Dea

This was delicious, thank you for this recipe.

I added 4 cups of spinach to mine and used diced tomatoes (pomi) thicker and less watery.

I made mine w/ 4 eggs I live alone, I had 2 for breakfast, with corn a tortilla and I will be having this plus a cup of cream of butternut squash soup.

Life is good when you know how to cook! :-)

Federal Pioneer

Bomb daddy. Didn't have the peps, but went hard in the paint anyway. Hella fire. x

Eoghan

I hate when people say it's a great recipe and then list the dozen ingredients they added or changed. This is a great recipe as is. That said, adding a little anchovy paste doesn't change the flavor and adds a truly sublime umami. OK, that's it. Tried slipping that in without anyone noticing. But that's it. Not another thing.

Bryan

I made the mistake of stirring in the feta completely, and it dissolved entirely in the shakshuka, giving the whole dish a disappointingly musty taste. I would suggest stirring only enough to distribute the feta evenly, then not disturbing the mixture further!

Steve

We make this in the style that we first ate it in Morocco, with the addition of ground coriander, cinnamon, turmeric, allspice and - if we have it - saffron to the spice mixture.

Yvonne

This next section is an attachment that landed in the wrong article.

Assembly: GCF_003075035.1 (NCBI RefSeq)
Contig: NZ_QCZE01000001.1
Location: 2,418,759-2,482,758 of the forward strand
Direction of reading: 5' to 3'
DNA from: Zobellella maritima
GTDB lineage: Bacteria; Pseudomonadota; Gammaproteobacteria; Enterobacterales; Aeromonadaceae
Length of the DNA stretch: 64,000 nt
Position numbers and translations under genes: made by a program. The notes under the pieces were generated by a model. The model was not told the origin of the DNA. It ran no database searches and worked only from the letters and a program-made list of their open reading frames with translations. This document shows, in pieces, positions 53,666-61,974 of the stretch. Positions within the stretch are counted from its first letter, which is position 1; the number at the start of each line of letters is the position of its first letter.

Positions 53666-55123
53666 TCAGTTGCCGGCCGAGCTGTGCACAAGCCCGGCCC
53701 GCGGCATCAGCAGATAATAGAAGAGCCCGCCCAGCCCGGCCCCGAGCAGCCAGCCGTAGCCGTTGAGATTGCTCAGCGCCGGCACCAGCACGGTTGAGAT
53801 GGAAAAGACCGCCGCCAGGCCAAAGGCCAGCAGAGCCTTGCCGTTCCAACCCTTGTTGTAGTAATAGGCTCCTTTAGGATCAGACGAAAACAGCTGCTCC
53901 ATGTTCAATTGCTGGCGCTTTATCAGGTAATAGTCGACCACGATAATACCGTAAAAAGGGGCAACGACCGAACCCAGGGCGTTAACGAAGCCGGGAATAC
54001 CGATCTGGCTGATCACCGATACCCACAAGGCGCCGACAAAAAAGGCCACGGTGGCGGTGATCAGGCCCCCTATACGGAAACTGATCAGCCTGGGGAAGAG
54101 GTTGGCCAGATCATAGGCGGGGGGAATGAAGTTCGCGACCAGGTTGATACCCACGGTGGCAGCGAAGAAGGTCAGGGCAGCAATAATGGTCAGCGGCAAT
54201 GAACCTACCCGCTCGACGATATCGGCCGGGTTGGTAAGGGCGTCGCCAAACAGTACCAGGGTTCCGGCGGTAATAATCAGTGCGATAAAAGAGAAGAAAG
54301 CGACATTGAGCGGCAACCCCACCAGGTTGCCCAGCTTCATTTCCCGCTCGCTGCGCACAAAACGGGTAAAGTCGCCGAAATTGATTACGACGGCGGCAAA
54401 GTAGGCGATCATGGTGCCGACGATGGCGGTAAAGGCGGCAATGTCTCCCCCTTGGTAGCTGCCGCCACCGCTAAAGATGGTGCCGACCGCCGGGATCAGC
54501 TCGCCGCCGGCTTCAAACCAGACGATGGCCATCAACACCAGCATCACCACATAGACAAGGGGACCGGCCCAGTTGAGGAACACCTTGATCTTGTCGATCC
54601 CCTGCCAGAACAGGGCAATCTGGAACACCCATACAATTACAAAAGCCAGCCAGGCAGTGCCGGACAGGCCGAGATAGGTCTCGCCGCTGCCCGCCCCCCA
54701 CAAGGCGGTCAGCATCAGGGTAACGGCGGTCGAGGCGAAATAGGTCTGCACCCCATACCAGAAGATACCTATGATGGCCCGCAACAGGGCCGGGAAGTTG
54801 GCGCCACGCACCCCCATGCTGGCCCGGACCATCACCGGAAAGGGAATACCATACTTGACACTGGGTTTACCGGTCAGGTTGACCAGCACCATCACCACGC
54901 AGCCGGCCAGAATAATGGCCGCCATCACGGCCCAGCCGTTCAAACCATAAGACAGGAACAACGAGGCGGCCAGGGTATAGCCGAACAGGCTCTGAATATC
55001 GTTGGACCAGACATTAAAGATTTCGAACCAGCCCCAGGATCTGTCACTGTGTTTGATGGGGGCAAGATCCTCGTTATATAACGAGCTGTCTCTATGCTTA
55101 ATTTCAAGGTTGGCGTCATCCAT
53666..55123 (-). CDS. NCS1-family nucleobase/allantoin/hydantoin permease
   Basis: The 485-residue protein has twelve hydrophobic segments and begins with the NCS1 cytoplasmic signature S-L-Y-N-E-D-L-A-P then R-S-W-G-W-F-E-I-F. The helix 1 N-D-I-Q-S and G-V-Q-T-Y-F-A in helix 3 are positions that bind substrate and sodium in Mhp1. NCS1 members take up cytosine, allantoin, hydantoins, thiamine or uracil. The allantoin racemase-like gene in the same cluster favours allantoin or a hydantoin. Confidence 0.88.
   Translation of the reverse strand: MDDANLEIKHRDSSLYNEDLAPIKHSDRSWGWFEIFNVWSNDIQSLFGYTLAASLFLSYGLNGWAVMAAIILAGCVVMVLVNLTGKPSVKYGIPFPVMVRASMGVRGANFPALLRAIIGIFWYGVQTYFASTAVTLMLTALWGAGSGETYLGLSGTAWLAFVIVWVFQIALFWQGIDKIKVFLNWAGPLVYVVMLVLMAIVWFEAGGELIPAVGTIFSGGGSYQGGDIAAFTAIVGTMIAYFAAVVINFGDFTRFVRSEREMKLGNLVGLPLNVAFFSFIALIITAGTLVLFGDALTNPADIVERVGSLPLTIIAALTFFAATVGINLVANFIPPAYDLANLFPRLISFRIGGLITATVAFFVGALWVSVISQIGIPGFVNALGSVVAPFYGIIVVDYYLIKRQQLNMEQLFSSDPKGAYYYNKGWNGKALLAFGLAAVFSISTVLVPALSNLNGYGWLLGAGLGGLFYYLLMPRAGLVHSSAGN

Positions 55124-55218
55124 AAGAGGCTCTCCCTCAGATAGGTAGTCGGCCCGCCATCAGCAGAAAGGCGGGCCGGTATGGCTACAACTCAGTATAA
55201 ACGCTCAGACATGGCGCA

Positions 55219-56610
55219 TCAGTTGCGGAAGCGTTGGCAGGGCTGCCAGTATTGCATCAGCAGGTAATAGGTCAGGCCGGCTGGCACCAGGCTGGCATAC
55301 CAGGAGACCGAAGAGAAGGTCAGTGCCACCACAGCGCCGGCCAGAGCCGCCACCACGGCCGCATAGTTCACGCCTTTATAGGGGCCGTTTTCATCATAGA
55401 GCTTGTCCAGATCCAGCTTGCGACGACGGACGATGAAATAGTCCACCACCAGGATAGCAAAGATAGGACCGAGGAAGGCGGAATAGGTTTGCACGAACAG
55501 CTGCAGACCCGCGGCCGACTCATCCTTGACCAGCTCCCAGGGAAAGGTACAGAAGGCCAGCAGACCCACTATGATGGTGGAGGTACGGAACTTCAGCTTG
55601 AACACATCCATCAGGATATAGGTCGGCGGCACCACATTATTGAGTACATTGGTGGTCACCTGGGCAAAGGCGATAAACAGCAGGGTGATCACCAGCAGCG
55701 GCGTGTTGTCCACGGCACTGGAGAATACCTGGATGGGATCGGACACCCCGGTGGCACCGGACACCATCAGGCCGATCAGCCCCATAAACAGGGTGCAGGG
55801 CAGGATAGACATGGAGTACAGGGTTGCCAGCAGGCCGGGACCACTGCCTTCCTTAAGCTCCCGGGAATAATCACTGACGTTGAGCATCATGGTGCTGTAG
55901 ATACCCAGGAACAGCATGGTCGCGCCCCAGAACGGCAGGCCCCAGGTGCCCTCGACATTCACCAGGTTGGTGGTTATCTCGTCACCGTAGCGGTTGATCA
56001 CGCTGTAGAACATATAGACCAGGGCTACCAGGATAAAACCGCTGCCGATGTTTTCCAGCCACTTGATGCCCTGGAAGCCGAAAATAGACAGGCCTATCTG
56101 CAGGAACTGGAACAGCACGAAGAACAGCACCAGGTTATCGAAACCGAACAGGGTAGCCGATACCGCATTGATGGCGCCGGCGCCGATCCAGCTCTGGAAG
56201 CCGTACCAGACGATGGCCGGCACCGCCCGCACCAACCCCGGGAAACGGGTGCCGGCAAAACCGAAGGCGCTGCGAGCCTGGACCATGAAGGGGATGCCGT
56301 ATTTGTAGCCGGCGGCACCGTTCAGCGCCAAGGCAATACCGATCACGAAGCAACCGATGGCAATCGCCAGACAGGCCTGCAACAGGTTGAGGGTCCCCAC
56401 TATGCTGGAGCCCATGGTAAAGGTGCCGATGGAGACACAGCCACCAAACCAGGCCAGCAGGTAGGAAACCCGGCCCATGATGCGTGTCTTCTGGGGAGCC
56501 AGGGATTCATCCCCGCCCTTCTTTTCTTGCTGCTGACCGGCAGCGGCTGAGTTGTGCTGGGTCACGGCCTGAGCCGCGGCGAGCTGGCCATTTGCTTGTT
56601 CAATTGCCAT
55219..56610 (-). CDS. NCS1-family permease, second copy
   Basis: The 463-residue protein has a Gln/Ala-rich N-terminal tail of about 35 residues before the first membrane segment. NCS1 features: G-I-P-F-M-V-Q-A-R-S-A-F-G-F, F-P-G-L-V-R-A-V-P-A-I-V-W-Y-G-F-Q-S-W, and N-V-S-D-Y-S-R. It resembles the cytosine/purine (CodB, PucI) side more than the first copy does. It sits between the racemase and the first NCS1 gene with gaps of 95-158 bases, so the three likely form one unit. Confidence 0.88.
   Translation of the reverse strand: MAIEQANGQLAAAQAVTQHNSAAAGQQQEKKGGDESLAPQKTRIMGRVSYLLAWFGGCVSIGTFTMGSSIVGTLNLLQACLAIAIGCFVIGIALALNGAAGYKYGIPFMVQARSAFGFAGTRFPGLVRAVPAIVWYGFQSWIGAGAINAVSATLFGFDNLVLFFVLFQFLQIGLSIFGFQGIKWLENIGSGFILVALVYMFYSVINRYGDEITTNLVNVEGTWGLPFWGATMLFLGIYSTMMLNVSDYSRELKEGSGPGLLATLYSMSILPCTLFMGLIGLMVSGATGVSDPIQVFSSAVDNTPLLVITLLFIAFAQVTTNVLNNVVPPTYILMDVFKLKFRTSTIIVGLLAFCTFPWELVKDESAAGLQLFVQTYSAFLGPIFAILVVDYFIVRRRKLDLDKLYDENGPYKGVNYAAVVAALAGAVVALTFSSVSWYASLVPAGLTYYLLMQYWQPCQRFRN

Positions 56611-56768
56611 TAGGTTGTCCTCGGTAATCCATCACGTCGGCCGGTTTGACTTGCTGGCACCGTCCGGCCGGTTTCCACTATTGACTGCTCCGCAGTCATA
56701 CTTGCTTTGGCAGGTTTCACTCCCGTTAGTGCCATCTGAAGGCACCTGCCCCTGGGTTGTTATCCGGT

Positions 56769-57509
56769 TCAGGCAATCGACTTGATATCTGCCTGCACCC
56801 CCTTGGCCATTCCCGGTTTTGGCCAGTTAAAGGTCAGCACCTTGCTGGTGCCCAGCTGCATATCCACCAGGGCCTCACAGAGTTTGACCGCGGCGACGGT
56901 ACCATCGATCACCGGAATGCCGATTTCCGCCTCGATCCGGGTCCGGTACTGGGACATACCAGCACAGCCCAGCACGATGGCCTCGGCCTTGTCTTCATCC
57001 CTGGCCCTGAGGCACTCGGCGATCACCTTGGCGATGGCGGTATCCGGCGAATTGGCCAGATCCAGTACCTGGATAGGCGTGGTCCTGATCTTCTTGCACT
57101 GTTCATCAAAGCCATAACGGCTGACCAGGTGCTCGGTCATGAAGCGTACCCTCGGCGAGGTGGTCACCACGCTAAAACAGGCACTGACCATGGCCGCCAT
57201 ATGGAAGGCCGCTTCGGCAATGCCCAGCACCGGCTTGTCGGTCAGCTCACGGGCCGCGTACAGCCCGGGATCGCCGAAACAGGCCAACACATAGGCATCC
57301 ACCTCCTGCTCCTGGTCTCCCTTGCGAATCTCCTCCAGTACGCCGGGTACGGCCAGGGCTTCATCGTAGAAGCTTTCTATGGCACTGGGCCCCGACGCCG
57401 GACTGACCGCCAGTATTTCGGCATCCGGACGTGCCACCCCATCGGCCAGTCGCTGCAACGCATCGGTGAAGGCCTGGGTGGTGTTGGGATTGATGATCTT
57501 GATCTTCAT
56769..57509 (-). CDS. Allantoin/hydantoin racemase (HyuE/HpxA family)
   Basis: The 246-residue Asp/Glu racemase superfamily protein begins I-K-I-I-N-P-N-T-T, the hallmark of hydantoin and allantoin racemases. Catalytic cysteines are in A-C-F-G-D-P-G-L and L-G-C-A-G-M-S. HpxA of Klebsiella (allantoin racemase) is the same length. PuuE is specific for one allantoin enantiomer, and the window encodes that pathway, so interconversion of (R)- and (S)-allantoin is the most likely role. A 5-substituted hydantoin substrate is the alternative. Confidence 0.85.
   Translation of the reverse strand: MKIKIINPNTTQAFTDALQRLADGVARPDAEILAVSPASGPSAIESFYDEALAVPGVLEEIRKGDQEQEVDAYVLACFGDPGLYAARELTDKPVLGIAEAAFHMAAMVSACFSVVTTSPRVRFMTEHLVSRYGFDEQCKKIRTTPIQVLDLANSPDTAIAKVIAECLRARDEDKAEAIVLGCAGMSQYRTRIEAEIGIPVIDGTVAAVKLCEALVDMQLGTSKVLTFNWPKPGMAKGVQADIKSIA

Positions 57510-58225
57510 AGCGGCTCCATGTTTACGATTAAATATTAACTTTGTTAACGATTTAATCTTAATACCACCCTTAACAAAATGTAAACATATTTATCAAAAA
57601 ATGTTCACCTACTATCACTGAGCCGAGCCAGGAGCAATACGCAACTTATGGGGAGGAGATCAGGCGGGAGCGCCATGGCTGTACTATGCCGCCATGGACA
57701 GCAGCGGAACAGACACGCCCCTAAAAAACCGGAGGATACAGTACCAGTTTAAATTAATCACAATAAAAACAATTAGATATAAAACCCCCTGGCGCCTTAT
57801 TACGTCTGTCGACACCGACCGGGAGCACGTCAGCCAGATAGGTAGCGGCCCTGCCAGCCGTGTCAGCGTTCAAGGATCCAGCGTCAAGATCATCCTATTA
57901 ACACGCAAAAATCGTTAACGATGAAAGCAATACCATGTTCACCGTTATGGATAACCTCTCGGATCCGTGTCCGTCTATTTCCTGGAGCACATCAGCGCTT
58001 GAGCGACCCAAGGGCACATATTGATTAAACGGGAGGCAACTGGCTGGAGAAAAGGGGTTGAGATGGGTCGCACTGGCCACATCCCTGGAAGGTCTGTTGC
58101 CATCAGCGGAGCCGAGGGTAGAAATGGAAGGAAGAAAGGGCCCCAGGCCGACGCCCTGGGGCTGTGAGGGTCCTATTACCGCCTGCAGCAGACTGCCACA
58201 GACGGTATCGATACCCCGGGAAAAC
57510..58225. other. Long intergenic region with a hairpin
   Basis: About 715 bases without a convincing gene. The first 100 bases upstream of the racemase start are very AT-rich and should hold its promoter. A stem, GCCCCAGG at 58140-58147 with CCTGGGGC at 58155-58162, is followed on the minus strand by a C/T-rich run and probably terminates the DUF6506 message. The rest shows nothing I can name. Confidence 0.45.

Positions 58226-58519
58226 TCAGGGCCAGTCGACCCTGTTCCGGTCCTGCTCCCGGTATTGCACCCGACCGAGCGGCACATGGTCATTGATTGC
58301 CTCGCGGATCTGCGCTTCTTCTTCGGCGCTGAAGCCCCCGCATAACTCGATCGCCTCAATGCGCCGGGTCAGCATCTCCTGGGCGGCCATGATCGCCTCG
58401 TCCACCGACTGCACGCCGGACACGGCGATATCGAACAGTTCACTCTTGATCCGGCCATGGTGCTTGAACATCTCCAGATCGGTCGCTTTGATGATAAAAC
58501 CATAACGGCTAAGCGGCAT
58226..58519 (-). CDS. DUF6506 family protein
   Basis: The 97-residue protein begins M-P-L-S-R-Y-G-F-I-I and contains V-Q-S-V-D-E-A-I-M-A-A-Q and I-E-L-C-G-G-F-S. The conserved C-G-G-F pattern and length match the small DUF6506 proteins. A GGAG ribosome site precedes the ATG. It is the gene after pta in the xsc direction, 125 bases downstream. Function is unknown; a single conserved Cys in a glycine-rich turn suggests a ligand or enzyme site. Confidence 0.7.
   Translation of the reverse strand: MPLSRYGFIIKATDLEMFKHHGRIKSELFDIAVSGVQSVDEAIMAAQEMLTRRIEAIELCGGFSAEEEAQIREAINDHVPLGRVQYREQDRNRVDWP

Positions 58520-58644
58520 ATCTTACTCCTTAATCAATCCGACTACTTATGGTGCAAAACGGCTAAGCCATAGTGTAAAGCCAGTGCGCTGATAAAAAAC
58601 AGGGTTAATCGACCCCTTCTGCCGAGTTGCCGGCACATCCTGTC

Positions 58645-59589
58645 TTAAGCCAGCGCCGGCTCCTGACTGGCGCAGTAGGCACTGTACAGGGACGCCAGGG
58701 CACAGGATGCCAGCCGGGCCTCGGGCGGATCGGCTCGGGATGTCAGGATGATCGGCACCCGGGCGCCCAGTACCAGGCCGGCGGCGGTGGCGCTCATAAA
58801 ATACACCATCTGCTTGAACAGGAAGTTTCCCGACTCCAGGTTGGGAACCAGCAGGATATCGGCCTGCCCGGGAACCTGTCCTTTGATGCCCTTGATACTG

This is a very good vegetarian recipe! I don't understand why people have the tendency to transform every vegetarian recipe by adding meat in it?
Is someone dying if not ingested meat at breakfast,lunch and diner???
How about just enjoy the traditional recipe without sausages,salami,bacon and shrimp?

Jmk

This is a good basic shakshuka. To add authenticity and a deep flavor, add some harrisa (or ancho or pasilla paste) instead of cayenne and paprika, and leave out feta.
Eggs stewed in tomato is found all over Middle East and North Africa, and there's an Italian and Spanish version too.

MFK

This is a very simple, delicious Shakshuka recipe. I cook eggs to order and serve over the sauce in a shallow bowl, to ensure they are cooked to my liking (over easy over very low heat so the whites don't overcook and the yolk is warm). I tend to serve with naan or grilled flatbread and tons of cilantro and harissa. A dollop of fatty yogurt never hurts. Simply the best brunch food on earth. Serve with red wine!